Shock Totem #10 (Jan 2016)
- Apex Publications Acquires Shock Totem Book Line
- The Head, the Tail, the Whole Damn Thing: Musings on Jaws, Part 8
- The Head, the Tail, the Whole Damn Thing: Musings on Jaws, Part 7
- The Head, the Tail, the Whole Damn Thing: Musings on Jaws, Part 6
- The Head, the Tail, the Whole Damn Thing: Musings on Jaws, Part 5
- The Head, the Tail, the Whole Damn Thing: Musings on Jaws, Part 4
- The Head, the Tail, the Whole Damn Thing: Musings on Jaws, Part 3
- The Head, the Tail, the Whole Damn Thing: Musings on Jaws, Part 2
- The Head, the Tail, the Whole Damn Thing: Musings on Jaws, Part 1
- Splatterpunk #7
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T.R.O. Publishing recently released the second installment of The Gate series, The Gate 2: 13 Tales of Isolation and Despair, an anthology featuring work from two of Shock Totem’s own—Mercedes M. Yardley (“Black Mary”) and me, K. Allen Wood (“The Candle Eaters”).
[ Copyright © 2012 by Jesse David Young ]
In addition, you’ll find work by Daniel Pyle, Steven Pirie, David Dalglish, Robert J. Duperre, and seven others.
So if you’re looking for some great fiction at no cost, check out The Gate 2.
Earlier tonight, John Skipp won the Stoker for his epic of an anthology Demons: Encounters with the Devil and His Minions, Fallen Angels, and the Possessed, which Mercedes has an excellent story in.
A well-deserved win for a great editor and a fantastic anthology. Congrats to all involved!
Later this month, at this year’s Bram Stoker Awards™ banquet, to be held at the World Horror Convention in Utah, Mercedes and I do battle. To the death!
Okay, maybe not to the death.
And maybe it’s not so much a battle.
But we are both lucky enough to have stories included in an anthology up for a Stoker Award. That’s worthy of a battle roar or two!
Demons: Encounters with the Devil and His Minions, Fallen Angels, and the Possessed, edited by John Skipp, features Mercedes’s short story “Daisies and Demons”; while my story, “A Deeper Kind of Cold,” appears in Epitaphs: The Journal of New England Horror Writers, edited by Tracy L. Carbone.
Though some would call me biased, I think both anthologies are worthy of the nod. As I’m sure the other three anthologies up for the award are. So may the best one survi—win! May the best one win.
In other news, John and I have had some very short pieces—by me, “Skipping Shingles”; by John, “Wishes” and “Always Never Enough”—published in Necon E-books’s just-released Best of 2011 flash fiction anthology.
This e-book features all winning and honorable-mention entries from their monthly flash fiction contests throughout 2011, plus a few additional stories from the cover artist, Jill Bauman.
As well, Sideshow Press has finally released the seventh installment in their Black Ink series of extreme fiction (i.e. not meant for children or the weak-stomached). This one features John’s disturbingly twisted “Peter Peter,” which he calls a “tender and sweet, family-friendly tale about the wages of sin.”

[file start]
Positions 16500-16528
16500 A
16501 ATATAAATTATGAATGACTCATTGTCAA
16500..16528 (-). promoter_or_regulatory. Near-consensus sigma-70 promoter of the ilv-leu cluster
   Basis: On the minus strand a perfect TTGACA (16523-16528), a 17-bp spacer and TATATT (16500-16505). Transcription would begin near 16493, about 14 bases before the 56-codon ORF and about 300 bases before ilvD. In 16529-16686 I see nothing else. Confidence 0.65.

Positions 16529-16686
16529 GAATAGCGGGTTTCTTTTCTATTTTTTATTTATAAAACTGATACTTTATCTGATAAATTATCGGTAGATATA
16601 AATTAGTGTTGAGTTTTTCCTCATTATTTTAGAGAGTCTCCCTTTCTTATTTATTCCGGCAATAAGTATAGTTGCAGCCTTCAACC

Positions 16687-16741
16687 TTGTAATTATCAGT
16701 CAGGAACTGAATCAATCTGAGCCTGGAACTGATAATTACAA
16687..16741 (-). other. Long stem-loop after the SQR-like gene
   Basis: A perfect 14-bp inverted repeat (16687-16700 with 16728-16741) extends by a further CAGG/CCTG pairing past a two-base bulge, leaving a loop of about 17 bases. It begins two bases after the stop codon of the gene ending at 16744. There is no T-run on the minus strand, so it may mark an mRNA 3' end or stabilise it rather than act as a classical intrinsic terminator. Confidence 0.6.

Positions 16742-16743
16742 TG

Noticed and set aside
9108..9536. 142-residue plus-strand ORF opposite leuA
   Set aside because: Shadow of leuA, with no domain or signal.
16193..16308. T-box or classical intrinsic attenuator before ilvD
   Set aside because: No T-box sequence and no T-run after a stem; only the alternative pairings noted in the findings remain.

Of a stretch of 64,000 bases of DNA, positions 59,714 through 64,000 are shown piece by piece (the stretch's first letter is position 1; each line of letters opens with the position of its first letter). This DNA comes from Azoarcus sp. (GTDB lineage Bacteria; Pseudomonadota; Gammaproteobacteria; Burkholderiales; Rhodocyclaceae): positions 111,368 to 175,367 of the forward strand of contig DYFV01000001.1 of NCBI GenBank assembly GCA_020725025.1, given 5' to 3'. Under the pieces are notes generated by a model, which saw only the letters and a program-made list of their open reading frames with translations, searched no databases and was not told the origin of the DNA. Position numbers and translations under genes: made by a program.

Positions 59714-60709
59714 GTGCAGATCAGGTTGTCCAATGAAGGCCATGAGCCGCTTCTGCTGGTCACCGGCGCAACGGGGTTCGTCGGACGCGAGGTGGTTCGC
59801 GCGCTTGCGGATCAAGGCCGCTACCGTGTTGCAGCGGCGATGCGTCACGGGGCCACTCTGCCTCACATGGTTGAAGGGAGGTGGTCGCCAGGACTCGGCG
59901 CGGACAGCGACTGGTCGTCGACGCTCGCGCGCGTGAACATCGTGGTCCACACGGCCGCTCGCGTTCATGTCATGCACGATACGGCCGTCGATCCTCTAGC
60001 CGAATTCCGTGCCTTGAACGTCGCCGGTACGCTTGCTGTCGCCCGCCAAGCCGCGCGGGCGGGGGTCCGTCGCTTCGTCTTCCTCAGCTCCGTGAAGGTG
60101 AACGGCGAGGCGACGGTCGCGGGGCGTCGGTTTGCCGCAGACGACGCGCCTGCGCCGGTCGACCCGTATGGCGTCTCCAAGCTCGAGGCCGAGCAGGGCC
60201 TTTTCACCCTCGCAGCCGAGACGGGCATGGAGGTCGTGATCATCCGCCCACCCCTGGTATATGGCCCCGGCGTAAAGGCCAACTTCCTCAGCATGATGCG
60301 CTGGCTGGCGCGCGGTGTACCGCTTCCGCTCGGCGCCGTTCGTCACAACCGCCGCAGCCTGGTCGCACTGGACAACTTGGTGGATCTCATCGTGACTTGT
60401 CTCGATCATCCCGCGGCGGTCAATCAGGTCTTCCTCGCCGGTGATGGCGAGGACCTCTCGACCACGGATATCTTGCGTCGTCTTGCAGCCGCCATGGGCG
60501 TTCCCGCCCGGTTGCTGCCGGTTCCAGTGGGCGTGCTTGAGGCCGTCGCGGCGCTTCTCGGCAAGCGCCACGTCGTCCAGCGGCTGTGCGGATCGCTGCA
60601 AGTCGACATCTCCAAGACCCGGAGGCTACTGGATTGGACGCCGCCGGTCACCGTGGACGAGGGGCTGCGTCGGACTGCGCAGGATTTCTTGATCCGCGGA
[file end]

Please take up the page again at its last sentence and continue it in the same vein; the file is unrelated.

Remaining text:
I also hear he’s selling bridges in New York.
If any of these books interest you, click on the cover images to purchase.
Here’s a handful of links from around the Internet that we found interesting this past week.
First, over at Liberty Conspiracy, Gard Goldsmith has posted two podcasts featuring over an hour’s worth of interviews and commentary recorded at this year’s World Horror Convention in Austin, Texas. You can listen to part one here and part two here. Great stuff!
On the writing front, here’s something for the struggling writer: Thirteen tips to help you get some writing done. And this would probably fall under the category of Struggling Writer, but specifically, here’s a little something for the depressed writer. But maybe you’re neither struggling nor depressed, so how about a Writer Reality Check? Can’t hurt.
And with that, I’ll leave you with these amazing images.
Here are a handful of links from around the Internet that we found interesting this past week.
First up, some stuff on writing. Shane Staley of Delirium Books posted an interesting essay on the current state of small-press horror. A more upbeat piece comes from Adrienne Crezo, where she tells us that the “Big Debate” doesn’t matter.
Here are a couple tips on handling rejection: Jacqueline Howett responds to a review of her book, The Greek Seaman. Read the comments, then always do the opposite. Though a bit one-sided, presented as it is, over at Crossed Genres we were shown yet another example of a not-so-recommended rejection response.
Now, how about some fun and cuddly arachnids? A man in Dortmund, Germany is killed and then eaten by his creepy-crawly pets. And in flood-ravaged Pakistan, spiders have taken to the trees in what can only be described as something out of a nightmarish fantasy.
[ Photo by Russell Watkins ]
Scares the hell outta me, anyway!